Endurance for Generations

July 5, 2011 06:05 AM
Endurance for Generations

The Farm Journal Legacy Project continues its mission to help families protect their ability to continue farming 

Donny DeLine lived and breathed farming as a kid—even though he didn’t grow up on a farm. After spending his summers as a child with his grandparents, he knew farming was his calling.
DeLine was able to realize his dream of farming thanks to his uncle Smith DeLine, who retired in 1998 and turned the Missouri operation over to him.

Though DeLine’s path to the farm was a bit untraditional, pragmatic planning helped preserve the achievements of previous generations and serve as a springboard for future success. DeLine’s family was prepared to welcome the next generation. Unfortunately, there are many farm families who aren’t ready.

Three years ago, the Farm Journal Legacy Project was launched to help farm families leave a legacy. Thanks to a grant from Pioneer Hi-Bred, a DuPont business, we’ve been able to make succession planning easier for farmers.

Here to help. "Succession is about helping families have the right conversations, providing the tools and encouraging first steps," says Farm Journal succession planning expert Kevin Spafford. "Participation in the Legacy Project will help families focus on common goals and face the difficult emotional issues."

The far-reaching objectives of the Legacy Project include: passing viable family farms on to the next generation; encouraging agriculture as a profession; and cultivating multigenerational success in the agricultural community to protect our food sovereignty.

Legacy Pioneer BadgeThe next level. We take the mission of the Legacy Project seriously and are dedicated to expanding the effort to meet the overwhelming need in farm country.

In the coming months, we’ll continue to keep you connected with our three case study families in our magazines, online and on TV. We’ll also be launching a new series of stories in Farm Journal, coupled with an online assessment tool, to help measure where the owner, family and operation stand in the succession planning process.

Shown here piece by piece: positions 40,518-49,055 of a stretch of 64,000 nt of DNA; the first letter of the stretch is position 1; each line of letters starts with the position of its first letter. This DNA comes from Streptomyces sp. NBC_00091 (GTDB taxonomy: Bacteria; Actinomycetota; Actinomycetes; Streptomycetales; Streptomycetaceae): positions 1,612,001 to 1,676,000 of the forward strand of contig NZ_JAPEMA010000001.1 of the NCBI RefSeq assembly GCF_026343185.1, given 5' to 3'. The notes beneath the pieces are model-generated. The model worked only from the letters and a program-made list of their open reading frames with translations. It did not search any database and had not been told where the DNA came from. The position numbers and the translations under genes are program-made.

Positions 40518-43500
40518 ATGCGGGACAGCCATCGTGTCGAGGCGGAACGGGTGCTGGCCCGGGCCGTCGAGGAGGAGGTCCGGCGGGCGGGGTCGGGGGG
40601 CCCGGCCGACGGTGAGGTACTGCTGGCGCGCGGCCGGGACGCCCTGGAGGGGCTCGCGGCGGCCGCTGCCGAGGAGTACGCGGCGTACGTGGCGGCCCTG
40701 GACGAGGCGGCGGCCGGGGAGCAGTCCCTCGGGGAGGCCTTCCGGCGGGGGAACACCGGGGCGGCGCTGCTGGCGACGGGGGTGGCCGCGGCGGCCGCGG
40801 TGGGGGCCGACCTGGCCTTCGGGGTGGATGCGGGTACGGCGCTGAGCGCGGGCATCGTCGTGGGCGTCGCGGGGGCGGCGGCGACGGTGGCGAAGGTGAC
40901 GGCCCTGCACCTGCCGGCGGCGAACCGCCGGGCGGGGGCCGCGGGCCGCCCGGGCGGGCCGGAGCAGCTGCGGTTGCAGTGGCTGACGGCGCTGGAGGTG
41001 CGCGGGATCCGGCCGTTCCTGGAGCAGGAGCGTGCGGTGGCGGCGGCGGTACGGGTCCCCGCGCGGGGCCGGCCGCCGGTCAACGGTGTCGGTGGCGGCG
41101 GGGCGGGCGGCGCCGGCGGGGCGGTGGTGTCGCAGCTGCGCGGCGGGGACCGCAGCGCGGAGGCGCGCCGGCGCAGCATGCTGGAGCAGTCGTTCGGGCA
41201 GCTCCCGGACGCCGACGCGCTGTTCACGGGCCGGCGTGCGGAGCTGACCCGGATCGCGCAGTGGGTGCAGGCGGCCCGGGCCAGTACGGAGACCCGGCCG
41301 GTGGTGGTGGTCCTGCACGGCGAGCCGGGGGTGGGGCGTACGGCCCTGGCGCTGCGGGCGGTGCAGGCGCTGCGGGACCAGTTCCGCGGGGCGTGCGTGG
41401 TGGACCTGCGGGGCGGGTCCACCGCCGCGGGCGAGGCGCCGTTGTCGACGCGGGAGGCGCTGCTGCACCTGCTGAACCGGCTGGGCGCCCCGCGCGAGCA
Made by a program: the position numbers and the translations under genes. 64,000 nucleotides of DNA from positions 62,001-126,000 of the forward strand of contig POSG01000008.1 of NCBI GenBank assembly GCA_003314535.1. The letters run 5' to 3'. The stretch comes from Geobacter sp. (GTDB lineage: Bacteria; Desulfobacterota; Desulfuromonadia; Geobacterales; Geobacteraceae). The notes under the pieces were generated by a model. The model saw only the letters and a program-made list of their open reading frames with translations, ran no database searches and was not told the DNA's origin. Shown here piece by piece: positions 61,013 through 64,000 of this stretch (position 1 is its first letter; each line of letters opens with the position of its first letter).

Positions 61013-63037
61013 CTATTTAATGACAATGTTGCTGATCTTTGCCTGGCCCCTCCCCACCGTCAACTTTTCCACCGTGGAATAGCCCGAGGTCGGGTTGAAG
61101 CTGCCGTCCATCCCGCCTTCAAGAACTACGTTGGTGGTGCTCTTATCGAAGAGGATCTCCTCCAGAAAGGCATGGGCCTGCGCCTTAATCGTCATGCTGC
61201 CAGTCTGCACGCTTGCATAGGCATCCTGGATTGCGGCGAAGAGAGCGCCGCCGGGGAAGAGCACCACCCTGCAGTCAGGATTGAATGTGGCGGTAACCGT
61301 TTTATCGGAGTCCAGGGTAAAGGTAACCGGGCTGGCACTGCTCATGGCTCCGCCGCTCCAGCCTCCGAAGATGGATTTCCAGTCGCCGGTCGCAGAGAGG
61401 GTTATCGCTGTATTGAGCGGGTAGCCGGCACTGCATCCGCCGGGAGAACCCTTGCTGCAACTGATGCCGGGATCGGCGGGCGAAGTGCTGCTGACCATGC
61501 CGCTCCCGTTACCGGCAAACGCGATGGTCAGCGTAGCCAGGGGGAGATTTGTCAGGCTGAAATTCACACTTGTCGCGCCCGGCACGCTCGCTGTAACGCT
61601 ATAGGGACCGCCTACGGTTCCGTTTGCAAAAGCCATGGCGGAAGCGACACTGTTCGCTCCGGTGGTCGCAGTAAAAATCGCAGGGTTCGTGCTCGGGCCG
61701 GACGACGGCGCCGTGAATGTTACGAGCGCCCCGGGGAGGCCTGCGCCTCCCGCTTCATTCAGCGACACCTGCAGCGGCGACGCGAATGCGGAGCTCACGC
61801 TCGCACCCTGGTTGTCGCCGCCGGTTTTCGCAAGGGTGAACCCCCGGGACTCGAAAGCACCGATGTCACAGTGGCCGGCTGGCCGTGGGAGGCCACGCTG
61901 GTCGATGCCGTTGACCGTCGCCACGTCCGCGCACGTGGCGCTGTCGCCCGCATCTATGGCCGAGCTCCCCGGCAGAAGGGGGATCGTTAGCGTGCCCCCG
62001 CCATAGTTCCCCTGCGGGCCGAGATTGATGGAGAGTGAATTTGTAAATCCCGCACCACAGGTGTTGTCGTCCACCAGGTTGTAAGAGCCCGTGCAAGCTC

It’s been a pleasure to meet the several thousand individuals who have attended one of 16 Legacy Workshops in 2010 and the first half of 2011. We’re excited to offer more workshops in August and December 2011. In 2012, new locations will be added to the workshop circuit and we’ll head back to several locations to take the content to the next level with an individualized focus and actionable steps.

Efforts are under way to develop a network of Legacy certified advisers who can help facilitate the planning process. We’re also identifying qualified attorneys and accountants who can be resources.

For tools and resources, visit www. FarmJournalLegacyProject.com. While you’re at the site, sign up for our weekly eNewsletter to guide succession planning moves.

Today, three generations of DeLines enjoy life on the farm: Donny’s father, Bill, manages inputs and serves as a landlord. Young Peyton tags along with his grandpa and his dad every chance he gets. While DeLine isn’t worried about passing the farm on to the sixth generation just yet, he wants to keep his son’s enthusiasm burning until the time comes.

Farm Journal Legacy Project Survey Results

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